Social networks, events, entities, actors, actions

There is a fairly substantial body of work that looks at the difference between hierarchical organized groups and network organized groups. The relative merits of each argument fall into a few camps. The hierarchical organization allows for direction of action whereas the network organization requires more direction by intent. When considering networked organization it is important to think about how they are spawned, how they grow, how resilient are they, and what sustains the organization. This is important when thinking about terrorism, cyber warfare, or any conflict where non-state actors may be involved.

This very high overview was written to get down on paper something that might answer a few of those questions.  One goal was to open the idea of the swarm versus network but was passed over in review as that would be to much outside the scope of a blog post.

In considering nation states they are by definition hierarchical controls with “power” (poor choice of words but it will do) derived from the state. The network is the derivation of its own force as hierarchical control does not exist. The nation state is fairly well understood as a political entity. The non-state actor as an entity is less well defined and understood. Part of this is the non-state actor has to exist in a shadow of a nation state such as corporation does, or as a polarity to the nation state as the terrorist (as an example) does.

The analogy of the computer network is often used to describe the non-state actors network. With everything connected to everything else, and hierarchies existing within nodes such as the local area network, campus area network, metropolitan area network existing as hierarchies with redundant and resilient connections. The network analogy though isn’t strong enough to describe all non-state actors and urban campaigners like Hamas. The emerging military operation is a fourth and fifth dimension network.

Most networks are thought of as nodes and connections. You can have three dimensions to actors within that network. The network exists in an x, y, z axis and each edge of a node has some type of connection to another edge. (see figure 1)

A single node can have an entire network below it. Sometimes called super-nodes we might impose hierarchical progression like when we did with our previous example of computer networks. What if the super-node has a node within it that has nodes within it (see figure 2). Like shark teeth that haven’t even grown in yet and discarded as needed? This is a node that is hidden until it is exposed and as such cannot be detected until that exposure. Maybe shark teeth or perhaps children of children of terrorists carrying on the family trade. The generations to follow do not even exist to be diagrammed.

These nodes have connections to nodes that are not connected via any of the primary nodes connections. Consider it like the relationship of a child at school outside of the scope of the parents involvement. The networked nature exists but there is a temporal as well as cognitive dimension in the networked relationships (see figure 3). Consider during the Israel and Hamas conflict that a rocket team moving through a building vertically interacting with residents who never do anything but become casualties afterwards. The residents of such a building may have knowledge of what will transpire but if targeted in retaliation have little in the way of impact on the original rocket teams operational capability.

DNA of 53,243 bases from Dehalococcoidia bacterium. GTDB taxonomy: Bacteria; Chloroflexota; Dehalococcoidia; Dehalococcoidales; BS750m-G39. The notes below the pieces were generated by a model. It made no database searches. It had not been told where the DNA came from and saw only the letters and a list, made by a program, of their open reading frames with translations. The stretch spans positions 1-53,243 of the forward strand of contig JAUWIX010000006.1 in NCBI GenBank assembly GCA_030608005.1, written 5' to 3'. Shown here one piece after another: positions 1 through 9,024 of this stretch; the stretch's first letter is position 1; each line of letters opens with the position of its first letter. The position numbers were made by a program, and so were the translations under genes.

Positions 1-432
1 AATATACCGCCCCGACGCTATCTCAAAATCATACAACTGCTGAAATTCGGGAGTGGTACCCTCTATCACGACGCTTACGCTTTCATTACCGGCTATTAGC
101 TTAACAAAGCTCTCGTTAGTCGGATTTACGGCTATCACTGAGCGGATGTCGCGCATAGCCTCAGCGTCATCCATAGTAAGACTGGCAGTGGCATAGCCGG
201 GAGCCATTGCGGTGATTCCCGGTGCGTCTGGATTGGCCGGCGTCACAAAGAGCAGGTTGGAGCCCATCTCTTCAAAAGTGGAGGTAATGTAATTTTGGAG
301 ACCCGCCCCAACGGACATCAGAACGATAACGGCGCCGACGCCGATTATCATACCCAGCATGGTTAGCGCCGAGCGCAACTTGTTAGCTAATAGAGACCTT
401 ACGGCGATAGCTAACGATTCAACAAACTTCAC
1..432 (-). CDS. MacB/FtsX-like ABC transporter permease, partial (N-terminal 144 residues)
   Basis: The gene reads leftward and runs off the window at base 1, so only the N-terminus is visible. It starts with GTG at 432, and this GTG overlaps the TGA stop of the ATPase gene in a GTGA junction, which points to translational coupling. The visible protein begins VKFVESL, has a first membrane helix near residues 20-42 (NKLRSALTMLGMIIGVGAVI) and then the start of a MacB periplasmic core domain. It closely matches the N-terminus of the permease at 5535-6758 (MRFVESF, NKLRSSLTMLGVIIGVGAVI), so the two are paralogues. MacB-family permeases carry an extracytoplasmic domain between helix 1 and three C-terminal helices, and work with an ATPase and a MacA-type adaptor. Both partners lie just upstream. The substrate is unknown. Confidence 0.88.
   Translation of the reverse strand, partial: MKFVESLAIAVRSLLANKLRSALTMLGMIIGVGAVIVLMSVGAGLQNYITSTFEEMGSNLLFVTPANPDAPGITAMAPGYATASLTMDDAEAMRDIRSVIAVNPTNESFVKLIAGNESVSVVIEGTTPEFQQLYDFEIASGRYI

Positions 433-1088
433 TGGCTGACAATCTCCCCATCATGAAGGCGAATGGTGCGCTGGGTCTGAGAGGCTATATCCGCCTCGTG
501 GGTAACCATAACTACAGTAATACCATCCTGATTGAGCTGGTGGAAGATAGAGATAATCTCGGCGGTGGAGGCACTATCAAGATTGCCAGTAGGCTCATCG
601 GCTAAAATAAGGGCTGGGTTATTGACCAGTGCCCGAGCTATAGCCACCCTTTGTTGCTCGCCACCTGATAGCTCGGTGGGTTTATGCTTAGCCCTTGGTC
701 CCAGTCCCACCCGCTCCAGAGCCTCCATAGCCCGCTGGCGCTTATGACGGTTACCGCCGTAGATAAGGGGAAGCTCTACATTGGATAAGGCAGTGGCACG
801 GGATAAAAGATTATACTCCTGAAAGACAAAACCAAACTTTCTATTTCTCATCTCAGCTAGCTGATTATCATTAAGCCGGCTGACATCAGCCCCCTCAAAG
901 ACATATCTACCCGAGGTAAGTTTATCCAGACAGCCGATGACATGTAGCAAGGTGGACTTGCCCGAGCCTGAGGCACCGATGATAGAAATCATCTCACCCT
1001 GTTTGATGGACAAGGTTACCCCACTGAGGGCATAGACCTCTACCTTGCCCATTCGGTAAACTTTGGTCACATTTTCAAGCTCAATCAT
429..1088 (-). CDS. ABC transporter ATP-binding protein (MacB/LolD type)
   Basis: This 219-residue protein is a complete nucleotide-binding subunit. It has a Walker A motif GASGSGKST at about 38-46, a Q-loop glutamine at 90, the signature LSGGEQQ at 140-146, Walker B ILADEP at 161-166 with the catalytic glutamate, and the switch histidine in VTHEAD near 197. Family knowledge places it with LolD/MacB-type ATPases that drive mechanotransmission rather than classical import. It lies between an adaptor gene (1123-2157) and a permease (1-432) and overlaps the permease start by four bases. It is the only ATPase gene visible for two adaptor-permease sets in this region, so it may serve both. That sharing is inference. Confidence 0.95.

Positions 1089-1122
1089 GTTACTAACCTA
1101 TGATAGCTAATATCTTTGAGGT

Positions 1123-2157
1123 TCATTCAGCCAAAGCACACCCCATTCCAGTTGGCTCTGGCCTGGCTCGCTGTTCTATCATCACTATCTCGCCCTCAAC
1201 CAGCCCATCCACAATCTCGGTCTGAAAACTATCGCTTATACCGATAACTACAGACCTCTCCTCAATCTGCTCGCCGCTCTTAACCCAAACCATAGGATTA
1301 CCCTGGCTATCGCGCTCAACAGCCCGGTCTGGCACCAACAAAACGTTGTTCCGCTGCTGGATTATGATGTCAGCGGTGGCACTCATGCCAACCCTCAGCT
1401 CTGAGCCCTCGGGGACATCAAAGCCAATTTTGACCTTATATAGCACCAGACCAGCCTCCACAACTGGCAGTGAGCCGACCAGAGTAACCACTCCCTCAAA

A primary consideration of the model is thinking about nodes not just as individual actors or entities but, as events. When nodes move from actors to actions/incidents (E) morphing the network changes in the dimensional characteristics. Rather than being our earlier three-dimensional tool it becomes a fourth and fifth dimensional representation. That is a bit beyond my limited intellectual capability or mathematical capability to depict (see figure 4). I believe what is likely occurring is incidents can generate actors through unintended consequences that create incidents. Some would say that this is mixing apples and oranges that events and actors should be separate graphical representations. Unfortunately when dealing with the specifics of conflict that may not be the best way to create an understanding of the relationships. What we are tying to expose it that which is tot covered by a normal network graph. What we end up with is an overlay.

This idea of multi-layered networks and added dimensions answers a few basic questions on the growth of networks. The analogy of playing 3 dimensional chess and having entire new boards suddenly appear with pieces ready to checkmate is the best to answer how this might be a problem.  I’ve tried explaining this idea to people much smarter than me only to be told that it is primarily chaos and as such not describable. Further, I have been told that a depiction is not a description and thus graph theory is not applicable. It would be nice to see if others can consider the real world ramifications and fill in the holes.

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